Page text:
Background of the Israeli Army: a brief accountBackground of the Israeli Army: a brief account

Colonel R1 Ernani Humberto Teixeira de Paula Filho

In 1897, the first World Zionist Congress (WSC) took place, a historical fact in which Theodore Herzl, a young Viennese journalist, proposed the materialization of the dream of every son of Israel: the creation of his State. Herzl imagined a massive return of the Israelites, joining the rarefied pioneers who already inhabited the land of the hills of Zion.

In view of this future aspiration, barren areas were acquired in this region in order to establish the first kibbutzim, with the Jewish National Fund, established through the JSC, as the financial backing.

With the expansion of these collectivized areas, the need for the Jews themselves to establish their own security was brought to the fore, aiming at independence from the protection hitherto exercised by Circassian guards.

As a result, the Hachomer was created, the embryo of the Jewish army, composed of Jewish volunteers (the chomrins) who rode through the lands of Palestine with two well-defined purposes: the active defense of their communities, and, mainly, a revival of the warrior adventures that occurred in Antiquity.

The First World War changed the scenario in the Middle East. The Turks began to reject the existence of Hashomer, as they would not tolerate a subversive Jewish “army” at the gates of their great empire.

The leaders were imprisoned and the faction disbanded. Faced with this protective vacuum, the Turkish massacres began. Faced with this explosion of unrestricted violence, the Jews who still remained in Palestine came to the conclusion that a Jewish army was fundamental to the future nation. They needed to start over.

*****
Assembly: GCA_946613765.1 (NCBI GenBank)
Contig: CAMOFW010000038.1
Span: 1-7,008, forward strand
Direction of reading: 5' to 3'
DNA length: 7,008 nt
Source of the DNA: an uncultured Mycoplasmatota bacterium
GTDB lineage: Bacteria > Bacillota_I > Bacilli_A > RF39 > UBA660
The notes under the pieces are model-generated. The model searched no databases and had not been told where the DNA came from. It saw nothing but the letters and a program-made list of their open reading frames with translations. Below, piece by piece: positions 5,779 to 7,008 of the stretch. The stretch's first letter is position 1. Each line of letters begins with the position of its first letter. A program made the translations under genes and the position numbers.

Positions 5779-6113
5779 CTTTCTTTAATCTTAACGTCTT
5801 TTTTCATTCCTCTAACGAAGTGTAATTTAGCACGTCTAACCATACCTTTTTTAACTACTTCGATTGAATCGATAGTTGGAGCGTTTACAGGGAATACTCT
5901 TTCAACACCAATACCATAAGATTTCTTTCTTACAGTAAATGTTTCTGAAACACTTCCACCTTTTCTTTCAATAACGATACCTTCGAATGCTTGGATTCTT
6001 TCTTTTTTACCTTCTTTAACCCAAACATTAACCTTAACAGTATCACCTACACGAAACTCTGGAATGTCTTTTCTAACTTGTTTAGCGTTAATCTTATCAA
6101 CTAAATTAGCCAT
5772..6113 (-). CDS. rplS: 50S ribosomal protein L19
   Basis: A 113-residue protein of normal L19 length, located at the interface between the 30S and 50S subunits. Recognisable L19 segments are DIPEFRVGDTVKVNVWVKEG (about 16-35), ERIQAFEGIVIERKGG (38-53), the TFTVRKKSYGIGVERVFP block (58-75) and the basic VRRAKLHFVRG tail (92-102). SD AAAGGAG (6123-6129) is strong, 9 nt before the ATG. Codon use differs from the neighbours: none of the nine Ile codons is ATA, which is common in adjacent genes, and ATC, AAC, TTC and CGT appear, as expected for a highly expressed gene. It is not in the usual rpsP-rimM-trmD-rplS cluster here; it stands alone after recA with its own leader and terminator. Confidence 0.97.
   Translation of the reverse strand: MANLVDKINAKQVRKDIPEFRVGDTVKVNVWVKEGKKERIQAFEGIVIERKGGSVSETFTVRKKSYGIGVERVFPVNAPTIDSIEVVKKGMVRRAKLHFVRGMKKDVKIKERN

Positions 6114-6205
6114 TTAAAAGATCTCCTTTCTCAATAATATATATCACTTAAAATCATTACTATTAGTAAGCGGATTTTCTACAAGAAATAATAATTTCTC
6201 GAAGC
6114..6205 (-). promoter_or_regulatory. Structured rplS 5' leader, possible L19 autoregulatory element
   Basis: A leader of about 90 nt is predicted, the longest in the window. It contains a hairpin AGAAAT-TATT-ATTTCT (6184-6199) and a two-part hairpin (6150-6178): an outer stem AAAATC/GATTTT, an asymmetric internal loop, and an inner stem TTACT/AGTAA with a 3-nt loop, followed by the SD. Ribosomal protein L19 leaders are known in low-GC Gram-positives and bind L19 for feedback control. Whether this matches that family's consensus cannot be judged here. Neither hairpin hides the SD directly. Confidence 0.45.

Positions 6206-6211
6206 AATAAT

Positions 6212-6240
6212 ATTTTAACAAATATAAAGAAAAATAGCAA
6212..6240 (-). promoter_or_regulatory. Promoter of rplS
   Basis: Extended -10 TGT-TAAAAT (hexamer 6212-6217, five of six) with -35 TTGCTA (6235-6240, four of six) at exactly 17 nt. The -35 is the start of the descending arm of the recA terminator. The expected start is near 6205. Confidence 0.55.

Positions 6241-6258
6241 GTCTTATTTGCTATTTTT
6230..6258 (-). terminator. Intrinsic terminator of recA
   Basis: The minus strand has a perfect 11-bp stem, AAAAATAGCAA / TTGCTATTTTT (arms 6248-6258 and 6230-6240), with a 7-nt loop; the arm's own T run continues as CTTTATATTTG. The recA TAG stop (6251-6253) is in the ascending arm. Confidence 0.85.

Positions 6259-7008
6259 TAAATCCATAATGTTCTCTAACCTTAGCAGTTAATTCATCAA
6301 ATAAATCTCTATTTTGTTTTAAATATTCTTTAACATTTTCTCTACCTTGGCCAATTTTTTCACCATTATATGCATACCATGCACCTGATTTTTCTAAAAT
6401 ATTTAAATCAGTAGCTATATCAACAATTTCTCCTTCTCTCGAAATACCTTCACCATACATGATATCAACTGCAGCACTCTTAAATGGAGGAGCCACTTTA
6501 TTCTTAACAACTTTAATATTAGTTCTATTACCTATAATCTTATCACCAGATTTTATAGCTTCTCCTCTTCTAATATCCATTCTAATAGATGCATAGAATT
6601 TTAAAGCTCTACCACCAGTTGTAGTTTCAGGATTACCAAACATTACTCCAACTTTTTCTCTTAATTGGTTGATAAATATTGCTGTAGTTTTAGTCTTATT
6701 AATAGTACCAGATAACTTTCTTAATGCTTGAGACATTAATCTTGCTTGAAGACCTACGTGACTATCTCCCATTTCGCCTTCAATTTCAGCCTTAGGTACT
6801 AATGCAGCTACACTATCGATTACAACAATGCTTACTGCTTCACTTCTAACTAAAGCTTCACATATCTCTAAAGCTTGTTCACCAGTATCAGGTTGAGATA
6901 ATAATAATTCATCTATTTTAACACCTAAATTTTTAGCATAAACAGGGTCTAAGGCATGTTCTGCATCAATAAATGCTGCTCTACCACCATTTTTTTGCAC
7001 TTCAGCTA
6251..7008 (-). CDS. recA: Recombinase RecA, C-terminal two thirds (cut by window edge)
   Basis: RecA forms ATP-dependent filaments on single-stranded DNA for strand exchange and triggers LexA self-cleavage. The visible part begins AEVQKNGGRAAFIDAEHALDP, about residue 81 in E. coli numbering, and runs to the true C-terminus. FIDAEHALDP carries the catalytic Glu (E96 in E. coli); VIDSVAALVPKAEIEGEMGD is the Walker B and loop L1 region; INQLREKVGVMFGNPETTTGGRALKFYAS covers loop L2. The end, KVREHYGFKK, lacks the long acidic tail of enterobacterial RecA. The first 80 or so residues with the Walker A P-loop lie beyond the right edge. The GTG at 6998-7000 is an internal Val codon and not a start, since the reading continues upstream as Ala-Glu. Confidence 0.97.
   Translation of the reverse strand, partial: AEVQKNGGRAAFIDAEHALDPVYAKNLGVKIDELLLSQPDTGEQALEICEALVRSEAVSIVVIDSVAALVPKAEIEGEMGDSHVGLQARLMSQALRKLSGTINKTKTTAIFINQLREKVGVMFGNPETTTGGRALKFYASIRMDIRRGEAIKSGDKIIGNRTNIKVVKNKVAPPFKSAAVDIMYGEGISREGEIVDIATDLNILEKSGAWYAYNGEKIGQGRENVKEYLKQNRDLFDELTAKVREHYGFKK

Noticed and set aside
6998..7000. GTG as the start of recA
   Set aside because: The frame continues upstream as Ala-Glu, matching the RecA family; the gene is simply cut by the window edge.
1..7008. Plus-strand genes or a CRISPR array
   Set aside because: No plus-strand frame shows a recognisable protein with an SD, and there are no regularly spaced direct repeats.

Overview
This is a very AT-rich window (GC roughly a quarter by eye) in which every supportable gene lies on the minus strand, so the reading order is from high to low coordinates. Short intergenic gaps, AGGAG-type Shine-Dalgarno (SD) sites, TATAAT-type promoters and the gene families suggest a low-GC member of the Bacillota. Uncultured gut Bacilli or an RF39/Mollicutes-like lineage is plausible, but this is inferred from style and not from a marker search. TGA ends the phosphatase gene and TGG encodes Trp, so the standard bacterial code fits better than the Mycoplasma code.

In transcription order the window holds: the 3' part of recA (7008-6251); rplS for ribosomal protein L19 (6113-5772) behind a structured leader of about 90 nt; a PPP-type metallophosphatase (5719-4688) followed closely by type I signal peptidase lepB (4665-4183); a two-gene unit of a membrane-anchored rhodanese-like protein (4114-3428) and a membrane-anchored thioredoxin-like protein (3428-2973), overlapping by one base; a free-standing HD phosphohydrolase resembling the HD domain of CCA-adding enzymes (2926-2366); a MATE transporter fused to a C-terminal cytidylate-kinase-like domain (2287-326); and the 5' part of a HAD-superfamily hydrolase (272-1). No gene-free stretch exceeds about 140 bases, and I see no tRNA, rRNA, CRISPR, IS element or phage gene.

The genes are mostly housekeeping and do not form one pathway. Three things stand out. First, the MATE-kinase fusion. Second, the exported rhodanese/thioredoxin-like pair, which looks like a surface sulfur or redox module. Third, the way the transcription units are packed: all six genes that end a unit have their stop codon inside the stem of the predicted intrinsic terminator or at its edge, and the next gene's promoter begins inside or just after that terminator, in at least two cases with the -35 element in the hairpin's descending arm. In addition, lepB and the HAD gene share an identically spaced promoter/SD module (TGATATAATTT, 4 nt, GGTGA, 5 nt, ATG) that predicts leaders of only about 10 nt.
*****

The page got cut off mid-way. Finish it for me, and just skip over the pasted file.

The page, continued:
Taking advantage of the belligerent context, they proposed to the English the creation of a Jewish army to fight the common enemy, the Turks. Faced with the refusal of the English, only the formation of non-combatant Jewish units, called the Muleteers of Zion, was tolerated, with the mission of logistical replenishment of the English soldiers, considered a second-order mission.

This task was obviously far removed from the objectives outlined by the Jews, a situation that led to political negotiations with the English government, which ultimately authorized the creation of a (armed) Jewish Legion consisting of three battalions.

Jewish morale was greatly improved in November 1917, when Arthur James Balfour, the British minister, looked favorably on the establishment in Palestine of a national center for the Jewish people. In other words, the Balfour Declaration formalized the possibility of legally creating an embryonic Hebrew State.

The Legion, motivated by the Declaration, proved to be even more virile and bellicose, impressing the English as to the warlike capacity of the legionnaires and leading them to the decision to ban it.

The Hebrew deliberation could not have been otherwise: they created an illegal and clandestine army, called Haganah, based on the theory of revolutionary armies and with the full support of the population, but evoking Havlagah, also called the theory of moderation, in order to avoid friction with the English.

The Arab revolts altered the peaceful coexistence between Jews and the English. A restriction on Jewish immigration was announced by the British in order to calm the spirits of the rebellious Arabs, who were angry about the Jewish presence in the region. The Havlagah began to be opposed by the “chosen people”.

The first split in the Haganah occurred: on one side, the traditional Haganah, which was defensive and always moderate, and on the other, the Haganah Leumi, whose vocation was offensive action. The Leumi men were insidious, good at stealthy combat, but needed operational refinement.